Fracking

The Conservative Environment Network (CEN) manifesto must govern UK’s policies to prevent climate catastrophe.

The manifesto states…

A ban on fracking is overwhelmingly sensible for four main reasons:

One, gas from fracking offers little in the way of economic opportunity, and much more in the way of stranded assets. For a host of reasons including population densities, political dynamics and water distributions, it is extremely unlikely that the UK will be able to exploit our shale reserves in the way the US has.

Two, even if UK shale gas resources could be exploited at scale successfully we would not benefit from the significantly lower gas prices. The amount we pay for gas is largely determined by two things: the international liquefied natural gas spot market price and the European gas price. Consuming UK gas at the cost of production would require significant subsidies.

Three, fracked gas would only help to reduce our emissions if it replaced coal, which has already been almost entirely removed from the national grid. And, in addition, it could lead to unpredictable, ‘fugitive emissions’ that leak out of pressurised equipment.

Four, we know that security for the energy transition can be found elsewhere from cheap renewables, hydrogen, and nuclear, for example. In short, we know that in roughly ten years’ time we should be turning away from gas. Finally, as a cherry on top, fracking is woefully unpopular. Over twice as many Conservative voters believe that we should generate power from onshore wind than from fracked gas.

If we are serious about our transition to a more secure world we now need to step away from the oil and gas economy on which we have relied on in the past.

Read the Guardian article here: www.theguardian.com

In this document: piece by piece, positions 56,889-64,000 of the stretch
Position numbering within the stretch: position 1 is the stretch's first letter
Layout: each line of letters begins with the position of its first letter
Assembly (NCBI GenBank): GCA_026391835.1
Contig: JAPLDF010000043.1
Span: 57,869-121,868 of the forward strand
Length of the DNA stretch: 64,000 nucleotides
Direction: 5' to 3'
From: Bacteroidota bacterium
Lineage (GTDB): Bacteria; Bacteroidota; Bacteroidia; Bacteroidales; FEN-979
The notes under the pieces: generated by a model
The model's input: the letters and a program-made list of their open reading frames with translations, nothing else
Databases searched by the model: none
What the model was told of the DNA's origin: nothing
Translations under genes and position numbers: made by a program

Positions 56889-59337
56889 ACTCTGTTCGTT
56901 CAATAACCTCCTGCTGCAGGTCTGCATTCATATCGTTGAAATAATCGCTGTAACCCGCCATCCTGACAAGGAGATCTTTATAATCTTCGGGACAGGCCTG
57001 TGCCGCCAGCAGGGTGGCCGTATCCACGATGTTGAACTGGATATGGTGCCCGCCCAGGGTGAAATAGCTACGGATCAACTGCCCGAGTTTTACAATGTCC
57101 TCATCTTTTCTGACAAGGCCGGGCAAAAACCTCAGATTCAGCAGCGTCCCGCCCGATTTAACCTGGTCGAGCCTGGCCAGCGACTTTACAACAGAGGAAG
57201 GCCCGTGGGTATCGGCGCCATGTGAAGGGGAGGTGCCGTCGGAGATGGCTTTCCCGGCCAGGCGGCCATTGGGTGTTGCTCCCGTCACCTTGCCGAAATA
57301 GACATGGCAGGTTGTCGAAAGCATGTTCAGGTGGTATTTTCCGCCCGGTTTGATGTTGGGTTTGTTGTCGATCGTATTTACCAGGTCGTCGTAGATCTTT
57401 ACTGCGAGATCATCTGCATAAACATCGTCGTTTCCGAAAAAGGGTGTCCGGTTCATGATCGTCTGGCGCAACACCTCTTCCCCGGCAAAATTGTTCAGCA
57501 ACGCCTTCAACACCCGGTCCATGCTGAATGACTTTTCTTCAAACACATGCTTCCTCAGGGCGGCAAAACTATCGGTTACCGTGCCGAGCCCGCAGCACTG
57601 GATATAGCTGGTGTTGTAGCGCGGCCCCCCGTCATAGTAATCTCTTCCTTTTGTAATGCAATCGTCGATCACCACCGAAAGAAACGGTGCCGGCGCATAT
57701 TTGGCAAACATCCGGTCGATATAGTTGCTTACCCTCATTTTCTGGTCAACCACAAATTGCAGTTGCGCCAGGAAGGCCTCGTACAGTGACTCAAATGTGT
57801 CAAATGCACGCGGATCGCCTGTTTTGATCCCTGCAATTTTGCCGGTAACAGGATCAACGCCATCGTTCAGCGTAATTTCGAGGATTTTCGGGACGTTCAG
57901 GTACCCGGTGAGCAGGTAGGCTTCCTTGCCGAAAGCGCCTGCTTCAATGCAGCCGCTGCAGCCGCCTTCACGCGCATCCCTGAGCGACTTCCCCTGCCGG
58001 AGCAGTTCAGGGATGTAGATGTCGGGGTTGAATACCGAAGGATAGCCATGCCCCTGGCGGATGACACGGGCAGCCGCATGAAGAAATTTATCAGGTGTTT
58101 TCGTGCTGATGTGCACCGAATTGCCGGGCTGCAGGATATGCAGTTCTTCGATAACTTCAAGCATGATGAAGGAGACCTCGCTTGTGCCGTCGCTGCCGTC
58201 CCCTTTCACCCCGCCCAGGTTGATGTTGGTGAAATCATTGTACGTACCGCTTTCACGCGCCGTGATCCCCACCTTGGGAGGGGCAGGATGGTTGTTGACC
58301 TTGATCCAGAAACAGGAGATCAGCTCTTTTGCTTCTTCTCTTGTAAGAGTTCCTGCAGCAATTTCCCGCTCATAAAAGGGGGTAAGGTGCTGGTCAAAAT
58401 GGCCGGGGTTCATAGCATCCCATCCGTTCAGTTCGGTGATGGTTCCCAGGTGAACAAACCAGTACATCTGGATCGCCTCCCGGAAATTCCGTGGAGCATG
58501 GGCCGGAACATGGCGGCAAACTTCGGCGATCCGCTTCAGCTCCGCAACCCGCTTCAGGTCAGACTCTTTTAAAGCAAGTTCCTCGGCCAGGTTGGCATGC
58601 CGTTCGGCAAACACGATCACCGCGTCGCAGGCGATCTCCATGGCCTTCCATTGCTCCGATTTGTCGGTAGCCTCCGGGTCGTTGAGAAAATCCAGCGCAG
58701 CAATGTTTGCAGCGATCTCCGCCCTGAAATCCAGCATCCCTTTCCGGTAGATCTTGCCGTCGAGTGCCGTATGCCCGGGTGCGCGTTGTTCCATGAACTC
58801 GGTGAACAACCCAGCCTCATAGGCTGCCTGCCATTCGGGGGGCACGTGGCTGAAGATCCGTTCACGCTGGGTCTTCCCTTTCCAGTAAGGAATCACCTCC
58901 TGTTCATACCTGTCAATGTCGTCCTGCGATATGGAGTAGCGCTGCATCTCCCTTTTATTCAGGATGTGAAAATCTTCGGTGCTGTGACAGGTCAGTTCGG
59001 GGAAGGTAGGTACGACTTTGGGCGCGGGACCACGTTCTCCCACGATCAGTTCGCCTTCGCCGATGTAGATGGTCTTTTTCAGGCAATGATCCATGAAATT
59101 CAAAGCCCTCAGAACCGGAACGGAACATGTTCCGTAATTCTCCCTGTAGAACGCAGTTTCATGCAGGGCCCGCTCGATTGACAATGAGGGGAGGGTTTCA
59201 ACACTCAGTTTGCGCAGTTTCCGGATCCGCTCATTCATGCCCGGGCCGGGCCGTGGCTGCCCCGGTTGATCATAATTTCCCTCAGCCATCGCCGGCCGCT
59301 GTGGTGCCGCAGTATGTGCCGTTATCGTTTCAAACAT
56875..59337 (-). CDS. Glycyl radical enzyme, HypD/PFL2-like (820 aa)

Read the CEN manifesto here: www.cen.uk.com/manifesto

At a time when we need to cut down carbon emissions and reduce our reliance on fossil fuels, companies are planning to tear up our beautiful local countryside to extract shale gas by ‘fracking’.

This is because the Government has reversed its promise not to allow fracking under our National Parks, despite fears over water and air pollution, the dangers of increased lorry traffic on narrow country roads, the noise and visual impact, and the fact that shale gas is a fossil fuel which will contribute to climate change. We are also working with communities on the edge of the national park who are affected.

Currently the Government is seeking to remove planning decisions about fracking from local authority control, by either making shale gas exploration ‘permitted development’ and shifting full-on fracking into the Nationally Significant Infrastructure Projects (NSIP) permitting regime, decided by Ministers. See CPRE’s campaign to stop this, by clicking here.

The main operator in our area, INEOS, is already looking to conduct test drilling at sites in South Yorkshire (Rotherham) and nearer the Peak at Marsh Lane, Eckington near Dronfield. We have objected to these proposals and taken part in two public inquiries, both of which were decided in favour of INEOS, despite huge community opposition. Together with local people, we will keep fighting against this unnecessary industrialisation of our countryside.

You can read our policy on fracking here.